Eventually things died down, as aliens repeatedly failed to materialize, and Al-Ghad had a chance to address and apologise for the situation. Uninvaded, the town of Jafr went about its life, and the newspaper presumably vowed to make their next April Fools article about the readers' shoes being untied.
“Kidnapping” Pranks Tend To Cause Full Scale Police Responses
If you’ve arranged a genuine pleasant surprise for someone but still feel like adding a practical joke in the mix, a popular method is to arrange a fake kidnapping. Get a couple of guys in balaclavas to surprise your terrified friend, abduct them in an appropriately creepy vehicle and speed away. Once your friend recovers from his heart attack and suppresses his urge to headbutt everyone, you take him to the event you’ve arranged and everything’s amazing again! Sadistic and hilarious!
"Hope you like PBR. We spent all our budget on props."
The thing is, the assorted neighbors and passersby that bear witness to the “attack” aren’t going to get the “Surprise, it was just a joke! Here, have a beer” closure that the actual target will. They’re going to be terrified. They’ll almost certainly call the police. And the police will not be amused. They will be plenty of other things, though. Such as on your ass, like underwear soaked in maple syrup.
You’d think that this is common sense, yet prank-kidnappings apparently keep happening. In 2013, a group of friends arranged a surprise birthday weekend for a Manhattan couple. Because all the best things in life come with an appetizer made of terror, they decided to kick said weekend off by having two masked guys chase them down, shove them in a black van, and speed away. There were, of course, certain holes in this plot. The biggest one: They chose to do this in the middle of a New York City street.
Wait, is that Bigfoot?
While the group was enjoying a fun weekend in the Poconos mountains, the ensuing 911 calls sparked a large-scale NYPD investigation. We’re talking vehicle checkpoints, helicopters scanning the area, and CCTV images of the “attack” featured on TV bulletins and front pages. Somewhere, a grizzled detective spent his Saturday, staring at an evidence board and muttering: “I had one day until retirement.”
After contacting the police and sitting through hours of no doubt less than pleasant questioning, the perpetrators were cleared of all charges and no one even pointed a gun at them. The same can’t be said for the group of Canadian guys, who decided to kick off their friend’s bachelor party in 2015 with style: They rolled into a quiet neighborhood in a U-Haul, wearing pantyhose masks, brandishing (fake) baseball bats and blasting thrash metal. Their noisy abduction of the groom-to-be was witnessed by six neighbors, each of whom called the police because of course they did.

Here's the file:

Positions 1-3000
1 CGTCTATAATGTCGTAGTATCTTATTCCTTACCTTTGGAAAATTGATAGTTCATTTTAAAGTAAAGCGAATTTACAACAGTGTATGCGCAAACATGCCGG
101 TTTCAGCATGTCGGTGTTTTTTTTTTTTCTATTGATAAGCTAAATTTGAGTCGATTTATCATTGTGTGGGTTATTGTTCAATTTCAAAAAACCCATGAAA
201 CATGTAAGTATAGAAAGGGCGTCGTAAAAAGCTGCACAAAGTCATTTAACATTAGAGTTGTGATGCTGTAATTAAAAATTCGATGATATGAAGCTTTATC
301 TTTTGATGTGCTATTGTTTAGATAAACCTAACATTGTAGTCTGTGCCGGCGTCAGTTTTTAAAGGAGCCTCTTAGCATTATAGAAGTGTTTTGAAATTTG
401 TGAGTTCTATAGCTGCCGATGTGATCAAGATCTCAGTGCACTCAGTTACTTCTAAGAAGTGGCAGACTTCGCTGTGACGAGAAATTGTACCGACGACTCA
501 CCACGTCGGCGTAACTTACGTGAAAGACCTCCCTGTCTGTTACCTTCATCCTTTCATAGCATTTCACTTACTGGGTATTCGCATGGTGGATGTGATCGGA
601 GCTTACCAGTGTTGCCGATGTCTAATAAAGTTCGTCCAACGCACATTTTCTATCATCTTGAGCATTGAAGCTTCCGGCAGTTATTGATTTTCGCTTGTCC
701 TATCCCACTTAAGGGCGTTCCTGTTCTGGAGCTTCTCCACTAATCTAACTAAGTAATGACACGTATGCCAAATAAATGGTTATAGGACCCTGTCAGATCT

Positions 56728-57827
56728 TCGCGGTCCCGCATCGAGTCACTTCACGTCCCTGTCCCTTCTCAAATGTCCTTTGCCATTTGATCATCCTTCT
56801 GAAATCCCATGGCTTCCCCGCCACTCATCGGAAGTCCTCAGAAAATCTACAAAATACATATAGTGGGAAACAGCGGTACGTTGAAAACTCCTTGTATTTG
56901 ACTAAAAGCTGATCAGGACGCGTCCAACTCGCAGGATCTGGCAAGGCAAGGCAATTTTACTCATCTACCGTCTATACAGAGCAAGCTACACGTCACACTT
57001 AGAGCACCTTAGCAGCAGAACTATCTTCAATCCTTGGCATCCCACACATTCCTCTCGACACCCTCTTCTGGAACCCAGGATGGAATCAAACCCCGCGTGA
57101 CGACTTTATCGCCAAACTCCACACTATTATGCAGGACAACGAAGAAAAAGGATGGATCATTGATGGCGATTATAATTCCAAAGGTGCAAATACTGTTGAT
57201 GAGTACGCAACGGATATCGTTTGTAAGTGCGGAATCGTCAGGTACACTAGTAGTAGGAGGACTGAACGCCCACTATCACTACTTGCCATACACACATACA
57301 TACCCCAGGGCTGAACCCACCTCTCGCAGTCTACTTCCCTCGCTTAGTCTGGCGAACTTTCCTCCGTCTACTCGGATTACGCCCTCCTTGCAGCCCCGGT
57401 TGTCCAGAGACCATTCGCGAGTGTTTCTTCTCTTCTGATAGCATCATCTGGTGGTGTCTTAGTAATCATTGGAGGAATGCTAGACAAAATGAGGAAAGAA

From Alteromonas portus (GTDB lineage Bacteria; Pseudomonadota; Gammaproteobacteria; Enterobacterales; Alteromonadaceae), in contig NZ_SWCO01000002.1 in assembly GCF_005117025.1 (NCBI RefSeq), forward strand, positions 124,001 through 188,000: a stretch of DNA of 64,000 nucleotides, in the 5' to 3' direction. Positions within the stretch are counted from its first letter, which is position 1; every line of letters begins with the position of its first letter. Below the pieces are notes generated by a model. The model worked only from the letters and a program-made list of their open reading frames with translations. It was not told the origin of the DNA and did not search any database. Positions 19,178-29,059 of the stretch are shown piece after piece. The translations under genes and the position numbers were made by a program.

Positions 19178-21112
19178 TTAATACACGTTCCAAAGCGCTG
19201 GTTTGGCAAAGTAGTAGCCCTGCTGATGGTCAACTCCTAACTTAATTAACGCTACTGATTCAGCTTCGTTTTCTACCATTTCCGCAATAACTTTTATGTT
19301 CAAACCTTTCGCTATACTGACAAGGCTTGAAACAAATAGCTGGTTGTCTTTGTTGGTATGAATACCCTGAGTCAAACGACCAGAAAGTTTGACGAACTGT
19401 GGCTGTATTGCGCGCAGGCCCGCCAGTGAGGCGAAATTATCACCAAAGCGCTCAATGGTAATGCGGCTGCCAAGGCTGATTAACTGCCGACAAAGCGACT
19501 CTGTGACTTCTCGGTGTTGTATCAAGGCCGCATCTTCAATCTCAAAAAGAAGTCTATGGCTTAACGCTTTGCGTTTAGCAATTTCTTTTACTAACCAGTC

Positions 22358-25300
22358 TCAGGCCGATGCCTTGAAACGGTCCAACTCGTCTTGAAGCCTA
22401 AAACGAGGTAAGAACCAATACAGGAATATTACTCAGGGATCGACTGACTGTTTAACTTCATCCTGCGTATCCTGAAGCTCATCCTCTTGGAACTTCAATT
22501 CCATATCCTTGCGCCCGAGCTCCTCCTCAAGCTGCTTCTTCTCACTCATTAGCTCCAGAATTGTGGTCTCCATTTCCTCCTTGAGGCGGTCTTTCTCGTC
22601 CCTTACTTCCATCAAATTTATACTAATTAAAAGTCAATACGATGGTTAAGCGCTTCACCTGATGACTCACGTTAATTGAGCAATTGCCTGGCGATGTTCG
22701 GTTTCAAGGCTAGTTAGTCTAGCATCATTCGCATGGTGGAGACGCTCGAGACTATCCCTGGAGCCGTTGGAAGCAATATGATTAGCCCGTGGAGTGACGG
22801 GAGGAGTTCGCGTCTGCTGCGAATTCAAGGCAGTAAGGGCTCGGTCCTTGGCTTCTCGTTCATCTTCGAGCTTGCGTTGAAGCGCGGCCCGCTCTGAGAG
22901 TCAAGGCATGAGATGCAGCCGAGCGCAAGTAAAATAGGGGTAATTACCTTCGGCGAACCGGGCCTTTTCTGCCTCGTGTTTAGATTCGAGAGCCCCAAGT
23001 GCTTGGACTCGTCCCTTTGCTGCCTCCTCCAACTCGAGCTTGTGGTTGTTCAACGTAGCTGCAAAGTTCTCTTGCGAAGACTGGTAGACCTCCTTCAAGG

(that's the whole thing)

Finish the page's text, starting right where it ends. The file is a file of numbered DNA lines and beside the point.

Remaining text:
Unfortunately for the men, the Edmonton police had just experienced their first police fatality in 25 years. They were on super high alert and, when the call came, “ready for f**king war.” (That's a verbatim quote from one of the responding officers, by the way). A car soon managed to track down the “kidnappers”, and their party was thoroughly pooped by angry, screaming cops, pointing guns in all their gape-mouthed suckholes. It’s a good thing they were not yet drunk enough to start anything stupid, seeing as all available cars, a K-9 unit and a police helicopter were heading their way.
"I just wear the hose because it makes my face look smooth."
Moral of the story: If you really feel the need to start someone’s big day by abducting them, you might want to inform the neighbors beforehand.
A Lawmaker Jokingly Nominates The Boston Strangler For A Commendation, Accidentally Succeeds
A commendation is a governing entity’s way to shower formal praise on whomever the commenders in command of commending deem commendable, but not quite commendable enough for anyone to invest in an actual medal. This is a nice idea on paper, but in practice, well ... politicians are politicians. In the early 1970s, the Texas state House had turned formal recommendations into a run-of-the-mill honor to throw at whatever visiting constituent jogged by. Rep. Tom Moore had noticed that using commendations as a ceremonial good-old-boy thing, rather than a genuine, well thought-out gesture meant that the lawmakers tended to approve the things pretty easily. Did they even read them at all? In Moore’s mind, there was only one way to find out: April Fools.